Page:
Money attracts money! This statement could not have been more true for the crypto industry. More than 300 million people globally hold and use cryptocurrency, with India alone accounting for 100 million users, as per various media sources. But since this asset class is not regulated, people have little to no protection in case something goes south. Adding to that is the fact that transactions happen anonymously on the crypto blockchain network, so nobody can trace its origin unless the user is forthcoming.
India may bring its Crypto Currency and Regulation Bill in the upcoming Budget session of Parliament to tackle some of the pressing issues with crypto currencies, but until that happens, we as investors should be sensible and take crypto investing decisions with care.
Here are a few do’s and don’ts:
Do Not Believe Everything Social Media Says
Social media is abuzz with celebrities supporting one crypto or the other, or pulling it down. Don’t go with the flow. Try to understand the project behind the crypto token you are interested in. If you understand its meaning, only then invest in it. For example, you may have seen several ‘meme’ crypto tokens, some of which have posted astronomical gains. But these have gone up based purely on hype generated by other users. This is called ‘Pumped Up Community-Driven Trading Hypes’. Do not fall prey to this. Understand the specific crypto’s true objective, and if you think of it favourably, invest only then.
Social media also has many self-styled advisors. Stay clear of them. Recently, the CEO of India’s largest stockbroker, Zerodha, Nithin Kamath, tweeted that he gets disheartened seeing people blindly following their favourite celebrities who endorse various cryptos and non-fungible tokens (NFTs) and other similar assets.
Don’t Invest In A Crypto Because Your Neighbour Did So
No two investors are alike. “Ideally, investments should be based on several factors like risk appetite of the investor, expected return, time horizon and others. Based on these factors, investors need to see whether a particular instrument fits into the asset allocation or not,” says Rishad Manekia, Founder and MD, Kairos Capital. Therefore, the investment approach will also differ. And this is true for all investments, not just cryptos.
However, given that many investors, especially young investors, are interested in this asset class but are not aware of the details, they get swayed by what their peers say.
“Crypto is an unregulated instrument and therefore there is no recourse if anything goes wrong. Investors should be cautious of the pitfalls of these instruments and do their own due diligence,” says Manekia.
Just because your friend was lucky enough to get high returns by investing in a crypto, it does not automatically mean the same thing will happen with you too. Do your own research and invest accordingly.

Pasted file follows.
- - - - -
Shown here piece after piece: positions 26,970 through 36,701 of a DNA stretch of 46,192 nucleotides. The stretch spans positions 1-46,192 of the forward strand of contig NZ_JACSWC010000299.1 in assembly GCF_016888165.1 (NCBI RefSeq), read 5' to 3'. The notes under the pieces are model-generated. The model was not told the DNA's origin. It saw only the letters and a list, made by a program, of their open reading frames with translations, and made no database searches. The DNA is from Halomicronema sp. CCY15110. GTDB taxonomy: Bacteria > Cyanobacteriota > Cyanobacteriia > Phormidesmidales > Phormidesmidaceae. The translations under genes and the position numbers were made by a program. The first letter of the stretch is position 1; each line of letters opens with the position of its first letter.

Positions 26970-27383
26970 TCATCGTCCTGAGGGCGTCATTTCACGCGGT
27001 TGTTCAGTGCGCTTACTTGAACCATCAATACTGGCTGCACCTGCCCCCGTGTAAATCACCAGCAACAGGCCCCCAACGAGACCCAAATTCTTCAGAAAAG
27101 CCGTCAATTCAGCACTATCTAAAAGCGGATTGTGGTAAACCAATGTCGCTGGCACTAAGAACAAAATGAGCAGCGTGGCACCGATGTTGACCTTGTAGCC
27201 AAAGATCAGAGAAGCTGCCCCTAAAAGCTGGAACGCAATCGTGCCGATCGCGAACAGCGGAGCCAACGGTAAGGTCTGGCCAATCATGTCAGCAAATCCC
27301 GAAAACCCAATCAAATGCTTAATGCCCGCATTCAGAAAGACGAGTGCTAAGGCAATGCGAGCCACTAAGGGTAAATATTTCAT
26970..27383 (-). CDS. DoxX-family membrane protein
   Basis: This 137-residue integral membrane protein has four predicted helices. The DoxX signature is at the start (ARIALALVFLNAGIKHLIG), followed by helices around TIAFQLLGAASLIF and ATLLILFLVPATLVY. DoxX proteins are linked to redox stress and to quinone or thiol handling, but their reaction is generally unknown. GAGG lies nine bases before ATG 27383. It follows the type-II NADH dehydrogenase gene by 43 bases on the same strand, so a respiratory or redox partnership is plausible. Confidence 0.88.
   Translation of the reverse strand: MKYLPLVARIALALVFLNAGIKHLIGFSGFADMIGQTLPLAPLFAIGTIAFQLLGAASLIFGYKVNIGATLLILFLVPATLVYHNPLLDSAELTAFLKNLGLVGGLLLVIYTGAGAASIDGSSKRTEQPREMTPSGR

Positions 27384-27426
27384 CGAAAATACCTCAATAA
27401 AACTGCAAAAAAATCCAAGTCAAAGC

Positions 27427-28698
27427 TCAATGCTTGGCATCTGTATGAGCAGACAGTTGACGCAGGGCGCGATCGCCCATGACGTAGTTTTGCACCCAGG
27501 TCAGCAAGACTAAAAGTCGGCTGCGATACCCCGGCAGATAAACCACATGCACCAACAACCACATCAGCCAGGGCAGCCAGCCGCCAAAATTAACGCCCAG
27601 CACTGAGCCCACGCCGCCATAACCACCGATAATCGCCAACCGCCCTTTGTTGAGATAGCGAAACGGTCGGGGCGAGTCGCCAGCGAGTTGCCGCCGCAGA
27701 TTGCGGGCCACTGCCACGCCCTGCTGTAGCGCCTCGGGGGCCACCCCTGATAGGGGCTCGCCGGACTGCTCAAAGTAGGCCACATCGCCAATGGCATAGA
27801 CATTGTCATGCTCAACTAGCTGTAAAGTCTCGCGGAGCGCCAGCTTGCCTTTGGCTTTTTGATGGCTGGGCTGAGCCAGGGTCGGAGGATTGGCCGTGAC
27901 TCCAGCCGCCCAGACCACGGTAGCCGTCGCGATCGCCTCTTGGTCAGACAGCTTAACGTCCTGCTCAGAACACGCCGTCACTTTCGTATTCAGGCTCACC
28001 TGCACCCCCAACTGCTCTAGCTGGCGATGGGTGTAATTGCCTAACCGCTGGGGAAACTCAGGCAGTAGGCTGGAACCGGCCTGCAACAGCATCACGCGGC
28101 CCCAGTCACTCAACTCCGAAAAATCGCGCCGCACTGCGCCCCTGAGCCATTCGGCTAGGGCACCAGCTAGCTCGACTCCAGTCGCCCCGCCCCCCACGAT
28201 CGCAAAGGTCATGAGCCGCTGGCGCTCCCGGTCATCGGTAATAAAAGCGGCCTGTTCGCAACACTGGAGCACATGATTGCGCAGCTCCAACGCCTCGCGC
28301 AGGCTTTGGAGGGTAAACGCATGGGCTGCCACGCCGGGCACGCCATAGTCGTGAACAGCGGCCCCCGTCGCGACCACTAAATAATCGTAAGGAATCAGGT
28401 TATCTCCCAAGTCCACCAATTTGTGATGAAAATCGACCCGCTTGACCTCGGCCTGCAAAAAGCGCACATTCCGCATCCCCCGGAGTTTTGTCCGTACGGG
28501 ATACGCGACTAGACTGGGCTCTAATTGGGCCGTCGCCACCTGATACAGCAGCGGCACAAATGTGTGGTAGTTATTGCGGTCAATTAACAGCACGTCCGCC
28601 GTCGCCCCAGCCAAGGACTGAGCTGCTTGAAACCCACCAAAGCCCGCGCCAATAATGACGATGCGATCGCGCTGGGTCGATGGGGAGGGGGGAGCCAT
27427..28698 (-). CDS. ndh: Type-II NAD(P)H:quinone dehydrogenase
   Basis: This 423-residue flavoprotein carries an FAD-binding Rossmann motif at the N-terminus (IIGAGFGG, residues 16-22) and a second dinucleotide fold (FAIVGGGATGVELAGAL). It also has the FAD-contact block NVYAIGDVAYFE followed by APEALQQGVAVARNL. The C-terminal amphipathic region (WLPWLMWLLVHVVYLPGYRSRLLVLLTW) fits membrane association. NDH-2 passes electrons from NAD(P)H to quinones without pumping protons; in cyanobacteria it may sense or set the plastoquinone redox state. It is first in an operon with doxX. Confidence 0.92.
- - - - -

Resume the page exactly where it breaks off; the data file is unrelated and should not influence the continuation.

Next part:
Don’t Try To Make A Quick Buck
Crypto is a very volatile asset and as the coins are traded 24×7, prices move very rapidly. According to data from Coinbase (December 2021), compiled by fool.com, on an average, a global crypto investor holds on to his or her crypto investments for a maximum 93 days, unlike stocks which they hold on to for years. “Crypto assets are relatively new as compared to other asset classes and carry a significant amount of volatility risks. It isn’t a mechanism to make a quick buck. One shouldn’t lose sight of the basics of investing when it comes to crypto assets,” says Sharat Chandra, a blockchain and emerging technology expert and advisor to blockchain start-ups.
Beware of Suspicious ICOs
ICOs or initial coin offerings are similar to a stock initial public offering (IPO). This is when a company mints its first batch of tokens for mass public distribution. But unlike public companies issuing stocks during IPOs, crypto companies have no proven facts or track record. They are simply selling their crypto project’s vision to people, which may or may not be successful. So before investing in any ICO, read its whitepaper if available. The U.S. Securities and Exchange Commission (SEC) published a detailed report regarding ICOs in 2017. It stated: “…investors should understand that to date no initial coin offerings have been registered with the SEC… As with any other type of potential investment, if a promoter guarantees returns, if an opportunity sounds too good to be true, or if you are pressured to act quickly, please exercise extreme caution and be aware of the risk that your investment may be lost.”
Understand Your Risk-Reward Acceptance Level
There is no such thing as a risk-free asset. Even investing in the world’s most valuable asset, gold, has its own set of risks. Crypto is no different. Understand those risks properly and only if you are comfortable with those, take the plunge. For example, if you are taking a risk on Rs1,00,000 to earn Rs500, then that is not a recommended investment choice.
“Like any asset, macroeconomic factors affect the crypto too. Investors must keep in mind that risk and reward go hand in hand and that they need to do their own research before buying into any asset — not just crypto,” says Ashish Singhal, Founder and CEO, CoinSwitch, and Co-chair of IAMAI’s Blockchain and Crypto Asset Council (BACC).
Each investor’s risk-reward tolerance differs. Understand your own; try to find how much capital risk you are willing to undertake to earn this return. This is a tricky area, so it is advisable to consult with a financial advisor to find out your risk appetite.
“At present, if someone makes an investment in crypto, I consider it a speculative investment. It is hard to come up with a fundamental value of any crypto currency and, therefore, it is difficult to say if it is overpriced or under-priced,” says Manekia.